The next paper — “Politics of Identity: a Study of the Iraqi Experience” — comes to us from the Iraqi professor of political theory at Salah al-Din University, Ra’d Abdul Jalil. He has studied the place of national identity in the Iraqi constitution which was ratified in 2005. He starts with a basic premise: The constitution did not contribute to the reestablishment of conditions of stability which had been established in previous periods in the history of modern Iraq — however flawed and brutal the tactics prior regimes had used to do so. The new constitution failed to encourage a new Iraqi national identity that would transcend sectarianism as a principle of political organization. On the one hand, the new constitution sought in theory to confront social and economic imbalance in the society and at least give the nod to a variety of nonsectarian political philosophies — including liberalism, communitarianism, and strands of socialism. On the other hand, the political class that went on to rule Iraq sidestepped the implementation of these principles, and consolidated sectarian majority rule at the expense of national cohesion.

Lebanese researcher Sarkis Abou Zeid focuses in his paper, “Lebanese Christians: Between Sectarian Conflict and Existential Anxiety,” on the new complexities confronting his country due to sectarian conflicts and the fear of neighboring, hostile forces, in particular due to the Syrian civil war. He examines his subject in three parts: The first is the status of Lebanese Christians on the eve of the 2011-12 Arab revolutions; the second, new, existential challenges to the Christian community following the revolutions; and third, Christian responses to the latter challenges. Abu Zeid presents statistics showing the demographic spread of Lebanese sects, and surveys land transactions that point to an overall shift in ownership from Christians to Muslims, raising newfound concerns.

Next, Palestinian scholar Omar al-Mahameed trains his attention on the state of Christians in the Palestinian territories of the West Bank and Gaza. His study focuses on the role of churches in affairs of state, the sharp demographic decline of the Palestinian Christian population, and the effects of Israeli policies toward Christian and Muslim holy sites in Jerusalem. The author’s inquiry is focused on the impact of Israeli policies on Christians, largely to the exclusion of other social and political forces, such as Islamist groups, and the impact of their policies. As such, the paper may be read in part as a form of testimony to a political vantage point shared by many Palestinian intellectuals today.

Mai Mogib Mus’ad, a professor of political science at the University of Cairo, attempts in her study, “The Copts in Egypt: Fears and the Future,” to determine the social and political factors in post-revolutionary Egypt that are shaping — and reshaping — the status of Copts. She examines the nature of the relationship between church and state; Copts’ participation in the political process without coordination with the Coptic Church; shifts in the leadership of the Church; the ascent of political Islam and increased sectarianism; and finally, the role of Copts in the June 30th revolution.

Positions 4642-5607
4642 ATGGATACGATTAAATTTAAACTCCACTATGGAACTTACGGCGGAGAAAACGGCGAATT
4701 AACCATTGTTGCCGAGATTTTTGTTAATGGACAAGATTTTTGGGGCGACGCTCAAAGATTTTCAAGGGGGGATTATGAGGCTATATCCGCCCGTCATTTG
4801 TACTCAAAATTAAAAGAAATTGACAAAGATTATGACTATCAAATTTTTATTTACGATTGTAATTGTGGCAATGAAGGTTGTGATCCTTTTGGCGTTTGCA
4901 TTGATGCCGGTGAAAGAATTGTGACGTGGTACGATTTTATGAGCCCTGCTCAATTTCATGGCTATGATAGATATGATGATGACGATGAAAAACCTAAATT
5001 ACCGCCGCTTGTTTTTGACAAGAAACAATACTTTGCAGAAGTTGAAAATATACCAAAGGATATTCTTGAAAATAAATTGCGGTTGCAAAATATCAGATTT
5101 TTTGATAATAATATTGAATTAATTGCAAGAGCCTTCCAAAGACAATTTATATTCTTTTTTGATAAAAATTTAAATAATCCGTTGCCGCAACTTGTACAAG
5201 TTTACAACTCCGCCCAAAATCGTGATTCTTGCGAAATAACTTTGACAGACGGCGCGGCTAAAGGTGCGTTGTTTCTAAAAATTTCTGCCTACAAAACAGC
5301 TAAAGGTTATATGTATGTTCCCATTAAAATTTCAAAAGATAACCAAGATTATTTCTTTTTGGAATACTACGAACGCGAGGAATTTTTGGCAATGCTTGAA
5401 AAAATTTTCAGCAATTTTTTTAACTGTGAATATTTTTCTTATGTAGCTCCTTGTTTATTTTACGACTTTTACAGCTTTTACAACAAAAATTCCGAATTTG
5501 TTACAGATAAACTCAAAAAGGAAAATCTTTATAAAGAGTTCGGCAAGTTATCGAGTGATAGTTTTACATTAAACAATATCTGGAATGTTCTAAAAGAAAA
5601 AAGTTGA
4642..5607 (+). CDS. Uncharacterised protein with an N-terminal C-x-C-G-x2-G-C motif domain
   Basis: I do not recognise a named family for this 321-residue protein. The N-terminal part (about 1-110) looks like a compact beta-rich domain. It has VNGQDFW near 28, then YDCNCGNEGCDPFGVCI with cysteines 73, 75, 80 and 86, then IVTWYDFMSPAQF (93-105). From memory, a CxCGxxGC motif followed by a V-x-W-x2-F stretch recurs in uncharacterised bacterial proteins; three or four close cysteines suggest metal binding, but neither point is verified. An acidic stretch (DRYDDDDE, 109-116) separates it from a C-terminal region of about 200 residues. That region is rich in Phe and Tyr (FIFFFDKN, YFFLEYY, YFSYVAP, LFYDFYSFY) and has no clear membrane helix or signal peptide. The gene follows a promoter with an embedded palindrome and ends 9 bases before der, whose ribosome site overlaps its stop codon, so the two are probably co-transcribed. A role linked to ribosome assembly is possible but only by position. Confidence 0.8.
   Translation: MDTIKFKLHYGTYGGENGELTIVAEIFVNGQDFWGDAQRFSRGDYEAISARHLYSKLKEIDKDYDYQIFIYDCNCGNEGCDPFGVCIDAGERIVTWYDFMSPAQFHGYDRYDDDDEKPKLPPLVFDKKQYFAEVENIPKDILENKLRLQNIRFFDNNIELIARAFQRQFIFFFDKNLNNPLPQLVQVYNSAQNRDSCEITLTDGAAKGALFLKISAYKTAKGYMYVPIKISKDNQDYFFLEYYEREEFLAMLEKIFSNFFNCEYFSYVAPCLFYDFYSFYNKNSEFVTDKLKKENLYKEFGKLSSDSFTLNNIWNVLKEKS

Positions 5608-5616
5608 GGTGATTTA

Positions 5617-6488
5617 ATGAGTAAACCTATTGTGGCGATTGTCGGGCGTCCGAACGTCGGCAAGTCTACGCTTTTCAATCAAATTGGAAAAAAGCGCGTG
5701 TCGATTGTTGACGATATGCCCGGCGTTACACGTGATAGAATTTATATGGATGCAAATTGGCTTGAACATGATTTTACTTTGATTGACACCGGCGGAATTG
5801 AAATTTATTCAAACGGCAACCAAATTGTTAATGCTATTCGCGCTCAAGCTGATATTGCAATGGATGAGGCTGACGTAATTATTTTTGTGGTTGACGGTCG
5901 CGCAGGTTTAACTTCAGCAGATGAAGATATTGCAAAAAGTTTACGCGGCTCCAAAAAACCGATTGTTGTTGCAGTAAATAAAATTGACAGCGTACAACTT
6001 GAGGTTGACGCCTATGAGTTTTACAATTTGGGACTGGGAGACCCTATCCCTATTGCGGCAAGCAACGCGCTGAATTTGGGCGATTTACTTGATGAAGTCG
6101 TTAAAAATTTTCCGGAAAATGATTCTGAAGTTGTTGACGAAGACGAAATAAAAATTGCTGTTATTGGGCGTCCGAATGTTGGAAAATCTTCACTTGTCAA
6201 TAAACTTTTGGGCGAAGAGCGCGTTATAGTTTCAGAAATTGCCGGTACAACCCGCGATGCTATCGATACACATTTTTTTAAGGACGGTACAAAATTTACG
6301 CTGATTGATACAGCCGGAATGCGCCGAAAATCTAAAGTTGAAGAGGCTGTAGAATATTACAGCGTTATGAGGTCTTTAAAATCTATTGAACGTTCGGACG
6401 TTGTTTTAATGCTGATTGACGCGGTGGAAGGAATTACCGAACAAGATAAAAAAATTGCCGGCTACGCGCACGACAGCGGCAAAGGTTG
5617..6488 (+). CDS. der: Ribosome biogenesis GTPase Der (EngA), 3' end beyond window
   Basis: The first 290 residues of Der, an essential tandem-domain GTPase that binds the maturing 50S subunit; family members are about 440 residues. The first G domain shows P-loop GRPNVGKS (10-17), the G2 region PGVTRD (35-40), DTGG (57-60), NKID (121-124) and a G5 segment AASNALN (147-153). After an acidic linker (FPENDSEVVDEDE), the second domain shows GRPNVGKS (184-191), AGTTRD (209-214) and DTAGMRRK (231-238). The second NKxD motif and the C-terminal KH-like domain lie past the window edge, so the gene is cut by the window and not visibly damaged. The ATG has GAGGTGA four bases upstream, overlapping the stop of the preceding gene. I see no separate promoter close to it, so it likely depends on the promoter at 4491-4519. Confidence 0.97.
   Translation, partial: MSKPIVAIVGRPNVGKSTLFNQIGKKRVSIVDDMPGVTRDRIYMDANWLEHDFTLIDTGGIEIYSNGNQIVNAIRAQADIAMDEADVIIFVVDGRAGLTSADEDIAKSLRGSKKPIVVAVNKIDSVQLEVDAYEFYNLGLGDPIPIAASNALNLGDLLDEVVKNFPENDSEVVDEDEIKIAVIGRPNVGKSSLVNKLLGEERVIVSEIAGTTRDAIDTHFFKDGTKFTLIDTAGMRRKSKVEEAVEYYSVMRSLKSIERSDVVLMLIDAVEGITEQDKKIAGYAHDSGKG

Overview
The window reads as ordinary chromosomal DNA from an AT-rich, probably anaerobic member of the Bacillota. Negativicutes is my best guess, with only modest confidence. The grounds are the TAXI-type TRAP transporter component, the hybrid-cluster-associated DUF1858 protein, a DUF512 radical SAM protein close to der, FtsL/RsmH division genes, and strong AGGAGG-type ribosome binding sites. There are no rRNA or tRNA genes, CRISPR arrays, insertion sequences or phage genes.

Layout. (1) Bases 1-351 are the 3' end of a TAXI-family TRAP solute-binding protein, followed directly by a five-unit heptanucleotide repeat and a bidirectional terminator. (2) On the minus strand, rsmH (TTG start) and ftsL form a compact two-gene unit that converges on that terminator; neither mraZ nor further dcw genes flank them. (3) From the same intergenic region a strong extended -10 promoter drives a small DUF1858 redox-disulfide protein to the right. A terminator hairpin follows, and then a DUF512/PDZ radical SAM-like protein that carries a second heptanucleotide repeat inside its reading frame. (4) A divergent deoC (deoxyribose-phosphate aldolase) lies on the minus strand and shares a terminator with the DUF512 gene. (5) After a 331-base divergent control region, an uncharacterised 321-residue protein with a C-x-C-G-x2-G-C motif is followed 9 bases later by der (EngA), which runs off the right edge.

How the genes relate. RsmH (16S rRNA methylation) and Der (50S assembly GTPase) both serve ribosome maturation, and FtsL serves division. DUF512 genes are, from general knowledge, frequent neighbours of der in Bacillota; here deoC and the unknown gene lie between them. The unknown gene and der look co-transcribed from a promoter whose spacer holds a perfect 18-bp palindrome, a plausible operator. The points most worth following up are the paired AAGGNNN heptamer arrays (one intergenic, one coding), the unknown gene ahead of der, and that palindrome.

Next, the Vice President of the organized Protestant community of Egypt, Reverend Andrea Zaki Stephanous, presents an analysis of the discourse of the Muslim Brotherhood and Salafi groups toward Copts in Egypt. The paper compares the tradition of tolerance and moderation that have deep roots in Egyptian history, then juxtaposes them with contemporary Islamist religious discourse — both prior to the “Arab spring,” and following the successive January and June revolutions.

Hammoud Hammoud, a Syrian researcher in Islamic philosophy, contributes the paper, “Syria: the Rise of Jihadism and the Struggle for Christianity,” turning our attention to the situation of Christians of Syria since 2011. The paper shows the impact of jihadist groups on Christian communities, as well as the communities’ reactions. He also examines the issue of Christian support – in the writer’s view – for the Syrian regime, and critiques the notion of an “alliance of minorities.”

Michel Sabeh, Professor of Political Sociology in the University of Lebanon, analyzes the text o the analyzed the text of the Vatican’s 2012 apostolic exhortation on Middle Eastern Christian communities. He examines the document’s various themes, such as Muslim-Christian dialogue, and considers the impact of the Palestinian-Israeli conflict. He ultimately concludes that the exhortation does not represent a significant departure from its apostolic antecedents.

Youssef Mwanes, a professor of theology, provides a historical overview of the relationship between Christians of the Arab East and the Vatican. Then Afife Ousmane, a professor of medieval Western philosophy at the University of Lebanon, reviews five new books about Arab Christians: Arab Christians: Studies and Discussions; Arab Christians and Arab Nationalism in Syria and Egypt 1840-1918; Whither Arab Christians? A point of view; Continuity of Christians in the Levant: a Muslim choice; and finally, Arab Christians: Current Challenges and Options of Fate.

The Center would like to extend its gratitude to all the contributors who made this book possible — especially Rita Faraj, who coordinated and oversaw its production.